Monday, April 23, 2018
Education

USF student body president gets a dose of politics, Tallahassee style

TAMPA — He listens to opera and studies philosophy. Like his father, he cries over happy things. Matthew Diaz, 22, has a favorite expression: The sweet is never as sweet without the sour.

One day life will be sweet. Right now, he has an aftertaste of Tallahassee politics.

The student body president from the University of South Florida led a 19-hour, round-trip road trip to the capital Wednesday to oppose massive cuts to the school's budget. He reminded a state Senate budget committee that college students are also voters.

In response, he met the tart tongue of 82-year-old Evelyn Lynn, a Republican state senator from Daytona Beach, who chided the students for being unprepared. Their numbers were wrong, she said, though their facts about the likely impact of cuts on USF had come from the school's own analysis.

She scolded Diaz for inconsistent positions on tuition hikes, suggesting that he was well off and reminding him that some students can't afford college.

"I felt like I was in fifth grade, getting lectured," Diaz said. "Maybe, to her credit, she knows something more than I do, and I'm a naive student."

He didn't argue. His mom, he knew, would expect him to show respect. (Listening back home, his mom was irked at the way the senator was talking to her son.)

Here's what Diaz could have told the budget committee:

His mom, Adriana Diaz, didn't go to college. His dad, Mario Diaz, got there by taking night classes at Long Island University when they lived in their old neighborhood of Corona in Queens, N.Y. He grew up going to Catholic school and speaking Spanish at home.

They left Queens and moved to Bradenton so that Matt and his younger sister could ride bikes around the block in safety.

"We're not rich people," said the father, 50, a pharmaceutical rep.

Diaz, the son, studied hard at Lakewood Ranch High School. He also had a job at a pizzeria.

The day he came home and said he had won a $28,000 Kiwanis college scholarship, the father cried. Now, the son cries remembering his father's pride. The sister cries talking about her wonderful brother. They are emotional people, the Diazes.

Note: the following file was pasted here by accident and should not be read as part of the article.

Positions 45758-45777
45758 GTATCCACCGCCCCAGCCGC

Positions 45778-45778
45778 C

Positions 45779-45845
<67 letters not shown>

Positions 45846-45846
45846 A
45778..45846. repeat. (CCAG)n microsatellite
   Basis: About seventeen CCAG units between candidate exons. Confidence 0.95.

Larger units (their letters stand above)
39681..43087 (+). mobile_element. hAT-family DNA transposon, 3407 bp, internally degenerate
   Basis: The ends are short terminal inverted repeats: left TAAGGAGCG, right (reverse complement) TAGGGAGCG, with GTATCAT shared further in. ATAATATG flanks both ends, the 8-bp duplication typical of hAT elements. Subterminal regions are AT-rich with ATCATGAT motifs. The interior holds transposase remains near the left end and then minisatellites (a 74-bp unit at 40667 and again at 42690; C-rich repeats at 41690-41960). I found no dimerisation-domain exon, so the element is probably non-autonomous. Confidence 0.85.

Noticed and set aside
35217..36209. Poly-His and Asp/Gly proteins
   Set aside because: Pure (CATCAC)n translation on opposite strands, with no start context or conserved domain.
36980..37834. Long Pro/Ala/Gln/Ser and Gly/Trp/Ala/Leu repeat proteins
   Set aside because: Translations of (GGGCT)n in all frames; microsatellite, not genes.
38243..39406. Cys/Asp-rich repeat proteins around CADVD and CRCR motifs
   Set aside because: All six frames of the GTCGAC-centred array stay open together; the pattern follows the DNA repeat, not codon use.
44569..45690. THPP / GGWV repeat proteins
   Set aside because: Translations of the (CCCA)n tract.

Matt Diaz, with dual majors of political science and philosophy, graduates from USF in May.

His honors thesis is about the financing of higher education in Florida.

He wants to go to law school, have a family, get politically active and one day hold federal office.

The fight over funds for universities has enlightened him but not pushed him off course.

He remembers losing faith in politics when a squabbling Congress couldn't agree on raising the debt ceiling. The political system seemed broken. But then, former U.S. Rep. Jim Davis visited the Tampa campus.

Diaz told Davis of his disillusionment. By the end of the conversation, he realized that politics needs his passion.

That helped this week in Tallahassee.

He feels assured that USF's budget cuts may find relief in a reconciliation committee later this month. If not, the university said the total impact of the cuts would be about $103 million.

Diaz was amazed at the sway of JD Alexander, the Senate budget chairman pushing to bring Florida Polytechnic to life in the middle of a state financial crisis.

"The perception is that politics are in play on this matter," Diaz said. "It's difficult not to believe the perception."

He's not so much worried about his own days at USF, soon to be over, but about what will remain for his sophomore sister.

The sister, named Adriana after her mother, considers her brother one of her biggest supporters. The worst thing she'll say about him is that he takes too long to open Christmas presents.

She did what any loyal Diaz would do: She posted a video on Facebook that showed Sen. Lynn scolding Matt.

"I was like, 'That's my brother. Don't yell at him.' "

Times researcher John Martin contributed to this report. Patty Ryan can be reached at (813) 226-3382 or [email protected]

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